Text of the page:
THOMAS, U.S. Virgin Islands – In a landmark victory for a client of Toledo attorney Norman Abood, the Federal District Court in the Third Circuit, the U.S. District Court for the U.S. Virgin Islands (St. Croix), has for the first time reversed a U.S. Bankruptcy Court decision involving the power of the Court to surcharge a debtor’s exempt property.
“It took nearly five years for the Court to rule on this case, so it’s gratifying for my client – and certainly me – that we came out victorious,” Abood said. “The fact that it’s the first time a Court in the U. S. Third Circuit has made a decision of this type makes it even more satisfying.”
The case involved Abood client Jeffrey Prosser’s bankruptcy filing in 2006. At one time, Prosser’s companies, valued at over $1 billion, provided telephone, cable, newspaper and internet services to the Virgin Islands, in the south of France, other Caribbean and West African countries. Among the myriad of legal issues yet to be resolved that pitted Prosser against the Court appointed Trustee was a dispute over who was going to pay over $1 million in costs associated with the loss of wine owned by the Prossers.
In 2013, the U.S. Bankruptcy Court ruled that the Prossers owed the Bankruptcy Estate $528,086 to reimburse it for legal fees and court costs associated with the disappearance and spoiling of around half of Prossers’ wine collection in their St. Thomas and Palm Beach homes, wines that had been inventoried in 2008. The Court also sanctioned the Prossers an additional $419,135.59 for dissipation in the value of the wines. The Bankruptcy Court then assessed those costs as charges against Mr. Prosser’s exempt real property on St. Croix. The Court then held that the Trustee could seize title to Prossers’ real estate and sell it to pay the legal fees and sanctions awards. Prosser argued that the real property, being exempt, was not a part of the bankruptcy estate and thus it was beyond the power of the court to impose any surcharges on that property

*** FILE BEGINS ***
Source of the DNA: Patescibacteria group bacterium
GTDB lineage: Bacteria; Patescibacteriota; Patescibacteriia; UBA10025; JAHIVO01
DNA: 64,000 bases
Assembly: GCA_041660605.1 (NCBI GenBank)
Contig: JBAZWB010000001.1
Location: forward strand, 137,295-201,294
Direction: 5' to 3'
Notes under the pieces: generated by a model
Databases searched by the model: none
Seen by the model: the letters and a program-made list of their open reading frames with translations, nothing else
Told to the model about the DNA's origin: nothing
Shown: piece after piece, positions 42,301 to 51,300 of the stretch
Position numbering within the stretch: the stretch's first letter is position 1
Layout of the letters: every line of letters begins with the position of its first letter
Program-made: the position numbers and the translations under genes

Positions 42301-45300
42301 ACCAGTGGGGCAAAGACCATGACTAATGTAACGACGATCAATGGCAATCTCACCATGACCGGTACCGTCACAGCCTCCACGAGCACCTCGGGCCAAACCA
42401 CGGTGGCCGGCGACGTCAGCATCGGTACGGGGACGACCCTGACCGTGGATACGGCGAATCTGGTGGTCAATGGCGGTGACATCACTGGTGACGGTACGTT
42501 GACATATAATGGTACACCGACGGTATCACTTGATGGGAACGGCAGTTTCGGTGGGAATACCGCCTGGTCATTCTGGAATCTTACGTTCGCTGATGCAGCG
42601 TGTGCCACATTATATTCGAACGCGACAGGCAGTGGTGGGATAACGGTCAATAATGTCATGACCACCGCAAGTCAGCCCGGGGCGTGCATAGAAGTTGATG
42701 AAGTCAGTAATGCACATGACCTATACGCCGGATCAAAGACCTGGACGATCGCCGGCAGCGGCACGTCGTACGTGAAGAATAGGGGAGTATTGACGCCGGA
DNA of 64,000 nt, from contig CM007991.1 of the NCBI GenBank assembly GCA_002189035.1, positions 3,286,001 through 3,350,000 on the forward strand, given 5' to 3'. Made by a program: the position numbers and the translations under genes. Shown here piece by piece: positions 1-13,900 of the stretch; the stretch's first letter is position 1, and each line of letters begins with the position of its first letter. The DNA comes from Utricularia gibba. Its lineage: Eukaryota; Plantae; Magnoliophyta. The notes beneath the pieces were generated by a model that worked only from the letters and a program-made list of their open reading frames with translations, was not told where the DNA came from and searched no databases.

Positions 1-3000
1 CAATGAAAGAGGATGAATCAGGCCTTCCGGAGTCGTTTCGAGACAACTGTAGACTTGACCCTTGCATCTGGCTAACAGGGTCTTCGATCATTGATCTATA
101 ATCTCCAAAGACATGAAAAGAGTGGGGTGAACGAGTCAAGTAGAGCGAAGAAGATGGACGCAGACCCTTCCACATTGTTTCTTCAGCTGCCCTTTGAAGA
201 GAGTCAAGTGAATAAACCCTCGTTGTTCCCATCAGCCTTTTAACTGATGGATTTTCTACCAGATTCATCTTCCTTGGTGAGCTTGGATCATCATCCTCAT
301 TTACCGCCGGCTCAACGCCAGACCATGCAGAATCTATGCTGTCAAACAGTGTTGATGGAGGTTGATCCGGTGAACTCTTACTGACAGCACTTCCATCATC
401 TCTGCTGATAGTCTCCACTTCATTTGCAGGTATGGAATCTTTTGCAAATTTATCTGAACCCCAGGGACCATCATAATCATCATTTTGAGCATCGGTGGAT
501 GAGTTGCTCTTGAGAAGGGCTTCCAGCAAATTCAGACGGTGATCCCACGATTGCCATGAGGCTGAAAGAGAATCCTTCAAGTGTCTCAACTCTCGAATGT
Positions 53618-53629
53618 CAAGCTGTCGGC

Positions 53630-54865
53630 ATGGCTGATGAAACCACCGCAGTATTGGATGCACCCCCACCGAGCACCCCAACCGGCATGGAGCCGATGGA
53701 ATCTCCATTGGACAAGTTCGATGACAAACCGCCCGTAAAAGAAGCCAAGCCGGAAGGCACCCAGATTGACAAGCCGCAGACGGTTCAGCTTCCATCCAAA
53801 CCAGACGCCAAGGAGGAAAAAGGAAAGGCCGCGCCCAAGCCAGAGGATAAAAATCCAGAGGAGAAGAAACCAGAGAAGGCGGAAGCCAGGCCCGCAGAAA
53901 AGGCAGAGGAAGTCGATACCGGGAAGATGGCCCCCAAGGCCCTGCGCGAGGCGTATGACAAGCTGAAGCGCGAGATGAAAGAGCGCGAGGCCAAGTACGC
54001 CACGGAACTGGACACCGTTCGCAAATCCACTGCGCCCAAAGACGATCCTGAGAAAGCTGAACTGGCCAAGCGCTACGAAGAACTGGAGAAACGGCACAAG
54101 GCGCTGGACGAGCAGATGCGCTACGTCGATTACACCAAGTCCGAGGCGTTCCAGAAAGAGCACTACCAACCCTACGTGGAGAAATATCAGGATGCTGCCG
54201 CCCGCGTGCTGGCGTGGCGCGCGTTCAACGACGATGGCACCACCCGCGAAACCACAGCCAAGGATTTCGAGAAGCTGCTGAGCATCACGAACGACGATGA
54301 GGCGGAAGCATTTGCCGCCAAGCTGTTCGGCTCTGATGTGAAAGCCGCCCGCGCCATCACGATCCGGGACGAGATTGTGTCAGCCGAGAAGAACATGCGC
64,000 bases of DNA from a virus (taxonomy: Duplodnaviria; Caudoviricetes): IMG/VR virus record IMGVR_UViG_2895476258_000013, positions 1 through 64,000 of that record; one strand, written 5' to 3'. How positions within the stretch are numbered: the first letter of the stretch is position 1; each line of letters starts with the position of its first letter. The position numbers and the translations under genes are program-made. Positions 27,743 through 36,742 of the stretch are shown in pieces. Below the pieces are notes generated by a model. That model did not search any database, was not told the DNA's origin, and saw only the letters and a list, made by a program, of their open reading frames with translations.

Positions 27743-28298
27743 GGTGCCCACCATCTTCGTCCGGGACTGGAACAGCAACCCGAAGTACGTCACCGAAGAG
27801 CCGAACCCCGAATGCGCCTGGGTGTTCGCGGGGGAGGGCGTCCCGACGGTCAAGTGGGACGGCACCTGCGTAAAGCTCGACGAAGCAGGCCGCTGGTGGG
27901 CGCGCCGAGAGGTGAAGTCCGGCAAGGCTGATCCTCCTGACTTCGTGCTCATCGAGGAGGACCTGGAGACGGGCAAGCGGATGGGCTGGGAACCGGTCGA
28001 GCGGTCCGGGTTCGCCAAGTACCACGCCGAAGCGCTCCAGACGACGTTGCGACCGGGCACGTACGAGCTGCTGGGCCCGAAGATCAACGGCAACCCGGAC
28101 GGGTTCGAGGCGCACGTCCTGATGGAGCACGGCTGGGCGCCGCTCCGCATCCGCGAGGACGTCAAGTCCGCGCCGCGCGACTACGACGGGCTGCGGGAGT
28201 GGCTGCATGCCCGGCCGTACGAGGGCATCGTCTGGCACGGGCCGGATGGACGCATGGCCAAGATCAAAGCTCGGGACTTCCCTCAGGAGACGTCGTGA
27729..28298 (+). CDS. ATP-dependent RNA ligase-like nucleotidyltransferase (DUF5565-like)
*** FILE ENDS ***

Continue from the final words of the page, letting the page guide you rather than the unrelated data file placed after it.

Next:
Aiding Prosser’s case was a 2014 United States Supreme Court decision. In Law v. Siegel, the High Court ruled that the Bankruptcy Court could not require a portion of a homeowner’s equity in his home to pay the court-appointed trustee’s legal fees because that court had determined that equity was exempt.
In ruling for Mr. Prosser, Chief Judge Wilma A. Lewis, echoing and accepting the High Court’s dictain Law v. Siegel, wrote: “This Court’s ruling means……a bankruptcy court cannot use the sale of exempt property to pay damages to the estate.”